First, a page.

Random forest model using Lending Club public dataset shows opportunity to improve adjusted return by 2.75%
Arimo recently performed a study using a public dataset provided by Lending Club with the goal of showing how machine learning could improve investor returns. To do this we used the PredictiveEngine ™ component of our Data Intelligence Platform, which provides the ability to easily build a variety of predictive machine learning models which scale transparently when deployed on distributed parallel computing platforms.
Lending Club is an online peer-to-peer lending company that connects borrowers with investors who have capital to lend. When a loan application is submitted by a borrower, Lending Club reviews and decides whether to offer a loan at a risk-adjusted rate or to reject the application. As of the 3rd quarter of 2015, more than $12 billion in loans have been issued through Lending Club.
Lending Club’s loan approval process is designed to manage risk and offer predictable return to investors. The first step is assigning a credit-worthiness rating (A-G) to borrowers, where lower-rated borrowers are offered loans at higher interest rates (Figure 1). The other risk-management tool is breaking loans up into small notes, allowing the risk of a single loan to be shared by a number of investors who purchase the notes.
Figure 1: Interest Rates Charged to Various Borrower Risk Grades Over Time
What to Predict
The public data set does not give information on loans rejected, so we are only able to attempt to detect loans that should have been rejected and thus increased the return for investors by reducing charged off loans.
As discussed before, Lending Club’s grading mechanism is a way of balancing risk and profit for investors with different preferences. Since there is risk in each loan, some loans will be charged off. Adjusted Net Annualized Return (Adjusted NAR) is a measure of net return that takes into account an estimate of future losses on loans based on their current status. A description of Lending Club’s Adjusted NAR can be found here.
The difference between adjusted NAR and the interest rate charged across an investor’s portfolio (net of Lending Club fees) is the opportunity to improve return. Figure 1 shows this opportunity over time before any adjustment for fees.
Figure 2: Adjusted NAR versus Gross Interest Rate over time.
Our goal is to make a predictive model to detect approved loans that will charge off by using the information known at the time of issuance. To make the model more effective at prediction, it is crucial to prevent information leakage by removing features like last FICO scores from the set of predictors.
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An important characteristic of Lending Club’s historical data is that it is remarkably imbalanced. A majority of borrowers pay off their loans, with only about 7% of Lending Club’s loans charged off. The high ratio between paid and charged-off loans makes it difficult to build models that simultaneously minimize both the false positives (borrowers who default on their loans) and false negatives (applicants who are rejected but would have paid as agreed). To address this problem, we used stratified sampling techniques to train a random forest model on a balanced training set. The training set was constructed in a way to adjust class prior probabilities.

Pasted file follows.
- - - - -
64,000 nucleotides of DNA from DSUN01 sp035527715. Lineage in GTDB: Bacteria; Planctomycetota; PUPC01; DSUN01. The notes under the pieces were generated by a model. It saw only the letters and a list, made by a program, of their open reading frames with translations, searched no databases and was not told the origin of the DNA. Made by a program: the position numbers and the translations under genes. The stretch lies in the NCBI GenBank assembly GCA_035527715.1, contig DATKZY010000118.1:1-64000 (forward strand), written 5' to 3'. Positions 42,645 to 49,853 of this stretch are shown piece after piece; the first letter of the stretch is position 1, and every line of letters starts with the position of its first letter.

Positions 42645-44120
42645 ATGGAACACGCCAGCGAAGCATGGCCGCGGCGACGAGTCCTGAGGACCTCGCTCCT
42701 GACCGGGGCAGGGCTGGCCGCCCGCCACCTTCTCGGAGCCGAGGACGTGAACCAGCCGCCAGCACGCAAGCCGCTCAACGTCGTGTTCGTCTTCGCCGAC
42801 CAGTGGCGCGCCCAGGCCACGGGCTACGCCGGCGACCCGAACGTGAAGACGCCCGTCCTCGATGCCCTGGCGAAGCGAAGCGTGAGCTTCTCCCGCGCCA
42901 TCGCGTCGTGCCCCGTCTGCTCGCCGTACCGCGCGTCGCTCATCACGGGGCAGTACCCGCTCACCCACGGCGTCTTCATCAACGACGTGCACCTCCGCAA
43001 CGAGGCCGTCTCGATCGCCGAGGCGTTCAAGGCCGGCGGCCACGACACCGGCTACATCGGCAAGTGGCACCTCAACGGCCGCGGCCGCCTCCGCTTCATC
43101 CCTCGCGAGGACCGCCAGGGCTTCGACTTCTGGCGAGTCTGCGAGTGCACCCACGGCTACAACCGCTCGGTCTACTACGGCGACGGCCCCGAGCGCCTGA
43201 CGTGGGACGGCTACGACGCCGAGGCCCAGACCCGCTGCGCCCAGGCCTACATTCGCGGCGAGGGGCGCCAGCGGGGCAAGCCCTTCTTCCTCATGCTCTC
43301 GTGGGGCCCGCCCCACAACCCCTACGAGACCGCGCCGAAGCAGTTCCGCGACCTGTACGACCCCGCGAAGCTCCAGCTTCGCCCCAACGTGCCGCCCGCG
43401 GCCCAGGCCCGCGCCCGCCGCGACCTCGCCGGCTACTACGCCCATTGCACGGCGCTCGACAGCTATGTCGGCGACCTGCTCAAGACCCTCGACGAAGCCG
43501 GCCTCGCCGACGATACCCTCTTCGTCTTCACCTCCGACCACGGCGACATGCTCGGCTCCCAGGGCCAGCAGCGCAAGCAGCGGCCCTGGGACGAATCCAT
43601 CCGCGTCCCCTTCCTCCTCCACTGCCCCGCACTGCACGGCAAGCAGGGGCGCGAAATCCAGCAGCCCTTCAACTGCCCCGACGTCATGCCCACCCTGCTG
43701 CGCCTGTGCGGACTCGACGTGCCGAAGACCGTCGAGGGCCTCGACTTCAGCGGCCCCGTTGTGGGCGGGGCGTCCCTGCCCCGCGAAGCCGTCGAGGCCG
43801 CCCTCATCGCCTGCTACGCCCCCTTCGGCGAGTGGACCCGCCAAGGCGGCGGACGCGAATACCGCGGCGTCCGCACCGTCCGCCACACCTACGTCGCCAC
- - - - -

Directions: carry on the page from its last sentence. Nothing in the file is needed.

We chose a random forest model for this task because they offer high classification performance when taking large numbers of features into account. We formulated this predictive task as a binary classification problem and trained the model on Lending Club’s historical data of accepted loans to predict loans that are more likely to charge off (they are either actually charged off, default, or late).
The most significant outcome of Arimo’s study was that the finished model resulted in improved ability to classify issued loans by charge-off risk. The Receiver Operating Characteristic (ROC) curve below shows the performance of our model.
Figure 3: Receiver Operating Characteristic curve
This improvement translated into a 2.75% increase in adjusted NAR over the the average adjusted NAR on all loans. While 2.75% might be considered a small improvement, when considered over loan volumes exceeding $10 billion per year, this gain translates into tens of millions of dollars in additional returns to investors.
Viewing the performance of the model over time in Figure 4, it’s clear that Lending Club’s data scientists have been hard at work and the advantage of Arimo’s model gradually disappears after the beginning of 2014.
Figure 4: Predicted adjusted NAR versus actual adjusted NAR over time
The adjusted NAR improvement is critical to Lending Club’s business and revenue growth as the company’s primary revenue comes from a one-time origination fee for each loan (paid by borrowers) and a 1% service charge applied to each monthly payment. With the improved return for investors (assuming the interest rate for borrowers kept unchanged), the company can please its investors more and motivate them to invest more, or on the other hand if it keeps the same return for its investor, it can lower the interest rate for its borrowers and motivate the latter to borrow more. Either way, using a predictive model to improve the adjusted NAR, Lending Club can monetize more from its more satisfied investors and borrowers by incentivizing them to increase the total amount of funded loans!
* Average rates for September 2015
Lending Club is a registered trademark of Lending Club, Inc.